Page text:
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A disease which our National census tells us has a rating as third in the mortality tables of our country is always worthy of profound consideration.
Diphtheria is a disease of peculiar interest, because of its singularity in being more treacherous and insidious in its manifestations than any other disease that is met with by the practitioner of medicine, simulating somewhat the Irishman's flea, or the thimble rigger's paraphernalia, in which you seemingly see it, and then you don't see it. It is no unusual thing for the most acute diagnosticians to err by mistaking a case of diphtheria for a simple follicular tonsillitis, or a follicular tonsillitis for diphtheria, while papers and discussions without number on the diagnostic differentiation between diphtheria and non-infectious membranous croup have occupied very many hours of precious time at our medical society meetings. This continuous uncertainty of diagnosis has caused some excellent practitioners to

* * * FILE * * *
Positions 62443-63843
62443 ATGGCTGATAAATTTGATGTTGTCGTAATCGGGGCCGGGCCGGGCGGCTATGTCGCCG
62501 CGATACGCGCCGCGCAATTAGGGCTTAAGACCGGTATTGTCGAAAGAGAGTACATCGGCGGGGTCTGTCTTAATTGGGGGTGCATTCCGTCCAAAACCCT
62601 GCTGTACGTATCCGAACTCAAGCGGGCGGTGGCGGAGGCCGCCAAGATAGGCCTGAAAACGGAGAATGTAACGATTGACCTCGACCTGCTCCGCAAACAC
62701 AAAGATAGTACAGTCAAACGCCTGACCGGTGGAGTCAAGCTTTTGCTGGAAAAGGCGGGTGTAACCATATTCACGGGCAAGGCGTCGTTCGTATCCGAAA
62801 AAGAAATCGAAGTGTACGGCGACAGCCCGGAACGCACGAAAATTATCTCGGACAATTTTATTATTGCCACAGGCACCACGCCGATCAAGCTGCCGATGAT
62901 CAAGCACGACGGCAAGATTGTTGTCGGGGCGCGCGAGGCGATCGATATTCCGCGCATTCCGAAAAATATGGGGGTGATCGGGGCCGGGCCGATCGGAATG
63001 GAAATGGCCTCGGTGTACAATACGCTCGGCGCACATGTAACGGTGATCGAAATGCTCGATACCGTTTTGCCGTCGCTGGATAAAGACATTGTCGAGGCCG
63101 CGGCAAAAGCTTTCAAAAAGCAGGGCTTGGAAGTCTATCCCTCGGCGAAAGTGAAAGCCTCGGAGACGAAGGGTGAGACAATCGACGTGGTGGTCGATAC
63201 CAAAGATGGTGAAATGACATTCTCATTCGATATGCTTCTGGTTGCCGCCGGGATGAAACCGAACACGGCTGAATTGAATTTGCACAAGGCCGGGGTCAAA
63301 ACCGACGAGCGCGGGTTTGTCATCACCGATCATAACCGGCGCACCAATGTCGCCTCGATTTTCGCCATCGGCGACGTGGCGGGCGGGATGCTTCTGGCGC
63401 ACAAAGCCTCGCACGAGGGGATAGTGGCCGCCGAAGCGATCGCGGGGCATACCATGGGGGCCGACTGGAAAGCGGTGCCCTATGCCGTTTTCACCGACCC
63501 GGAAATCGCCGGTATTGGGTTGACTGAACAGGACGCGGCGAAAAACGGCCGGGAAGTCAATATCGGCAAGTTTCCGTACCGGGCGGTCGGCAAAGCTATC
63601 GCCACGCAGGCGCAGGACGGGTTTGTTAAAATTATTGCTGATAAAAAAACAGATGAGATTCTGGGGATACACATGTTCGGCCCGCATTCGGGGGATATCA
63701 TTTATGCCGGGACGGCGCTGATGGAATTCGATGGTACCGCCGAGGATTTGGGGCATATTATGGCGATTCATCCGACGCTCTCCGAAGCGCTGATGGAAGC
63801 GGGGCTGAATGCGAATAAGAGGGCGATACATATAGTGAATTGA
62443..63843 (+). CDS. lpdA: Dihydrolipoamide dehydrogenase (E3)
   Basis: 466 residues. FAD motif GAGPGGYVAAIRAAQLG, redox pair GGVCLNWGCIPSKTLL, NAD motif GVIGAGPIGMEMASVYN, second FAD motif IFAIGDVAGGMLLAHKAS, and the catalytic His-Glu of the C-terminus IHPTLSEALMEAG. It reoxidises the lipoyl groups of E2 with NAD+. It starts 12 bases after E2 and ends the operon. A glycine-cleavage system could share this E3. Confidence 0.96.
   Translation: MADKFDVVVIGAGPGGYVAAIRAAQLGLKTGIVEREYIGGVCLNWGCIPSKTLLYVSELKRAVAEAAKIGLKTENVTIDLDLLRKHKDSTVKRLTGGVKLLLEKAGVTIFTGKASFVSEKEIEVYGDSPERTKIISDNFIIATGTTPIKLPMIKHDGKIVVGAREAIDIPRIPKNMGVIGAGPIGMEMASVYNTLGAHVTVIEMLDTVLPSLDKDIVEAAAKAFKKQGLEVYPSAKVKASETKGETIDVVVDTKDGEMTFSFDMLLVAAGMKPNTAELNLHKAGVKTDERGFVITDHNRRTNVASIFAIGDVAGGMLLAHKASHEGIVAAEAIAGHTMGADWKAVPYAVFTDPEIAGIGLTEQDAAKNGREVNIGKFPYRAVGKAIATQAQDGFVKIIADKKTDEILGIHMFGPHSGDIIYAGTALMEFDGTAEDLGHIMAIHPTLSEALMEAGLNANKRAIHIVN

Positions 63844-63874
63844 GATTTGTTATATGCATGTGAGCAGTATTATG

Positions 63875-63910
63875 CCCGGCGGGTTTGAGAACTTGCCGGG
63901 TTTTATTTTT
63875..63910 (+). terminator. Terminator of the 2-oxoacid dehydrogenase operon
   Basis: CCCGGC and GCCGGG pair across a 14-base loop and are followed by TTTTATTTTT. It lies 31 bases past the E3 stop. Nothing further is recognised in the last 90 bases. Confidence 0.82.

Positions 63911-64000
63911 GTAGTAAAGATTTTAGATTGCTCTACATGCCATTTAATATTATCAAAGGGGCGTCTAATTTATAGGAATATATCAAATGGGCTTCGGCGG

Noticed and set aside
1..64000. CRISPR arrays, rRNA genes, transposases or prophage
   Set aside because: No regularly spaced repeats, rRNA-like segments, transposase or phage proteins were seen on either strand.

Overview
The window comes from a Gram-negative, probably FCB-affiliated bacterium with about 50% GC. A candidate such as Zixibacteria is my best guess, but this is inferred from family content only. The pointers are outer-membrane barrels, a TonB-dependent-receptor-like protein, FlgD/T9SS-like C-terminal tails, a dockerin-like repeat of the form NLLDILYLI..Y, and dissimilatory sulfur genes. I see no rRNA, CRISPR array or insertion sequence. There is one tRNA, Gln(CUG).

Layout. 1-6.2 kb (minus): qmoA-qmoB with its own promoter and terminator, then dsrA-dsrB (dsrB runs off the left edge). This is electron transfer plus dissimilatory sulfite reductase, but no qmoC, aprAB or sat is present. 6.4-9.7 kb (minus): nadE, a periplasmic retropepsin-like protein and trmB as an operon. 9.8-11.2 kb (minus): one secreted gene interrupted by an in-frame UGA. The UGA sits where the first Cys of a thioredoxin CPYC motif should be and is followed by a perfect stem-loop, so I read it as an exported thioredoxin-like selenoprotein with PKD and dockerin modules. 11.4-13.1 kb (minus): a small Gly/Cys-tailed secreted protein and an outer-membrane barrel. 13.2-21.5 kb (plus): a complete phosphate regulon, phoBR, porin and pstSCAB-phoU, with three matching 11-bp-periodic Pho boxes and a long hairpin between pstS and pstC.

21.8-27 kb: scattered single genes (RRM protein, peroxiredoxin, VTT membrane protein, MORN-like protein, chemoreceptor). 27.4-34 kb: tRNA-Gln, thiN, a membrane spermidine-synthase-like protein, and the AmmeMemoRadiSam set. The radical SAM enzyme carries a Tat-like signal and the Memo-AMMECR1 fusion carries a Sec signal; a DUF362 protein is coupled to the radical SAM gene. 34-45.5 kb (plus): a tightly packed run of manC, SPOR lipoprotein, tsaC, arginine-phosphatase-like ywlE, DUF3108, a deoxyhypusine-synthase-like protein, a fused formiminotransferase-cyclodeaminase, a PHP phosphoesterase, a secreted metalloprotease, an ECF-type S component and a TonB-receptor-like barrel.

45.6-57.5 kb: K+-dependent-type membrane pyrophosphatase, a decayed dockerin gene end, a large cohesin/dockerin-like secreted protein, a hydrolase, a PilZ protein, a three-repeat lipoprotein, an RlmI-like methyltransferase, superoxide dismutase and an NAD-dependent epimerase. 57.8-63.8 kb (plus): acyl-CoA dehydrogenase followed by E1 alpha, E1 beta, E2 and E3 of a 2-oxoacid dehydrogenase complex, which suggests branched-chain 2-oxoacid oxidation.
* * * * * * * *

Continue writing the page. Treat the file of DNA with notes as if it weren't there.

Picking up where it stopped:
CULBERTSON JC. DIPHTHERIA: ITS SPECIFIC DIAGNOSIS.A Paper read before the Mississippi Valley Medical Association, at Indianapolis, Ind., Oct. 4, 1893. JAMA. 1893;XXI(19):698–699. doi:10.1001/jama.1893.02420710026002k
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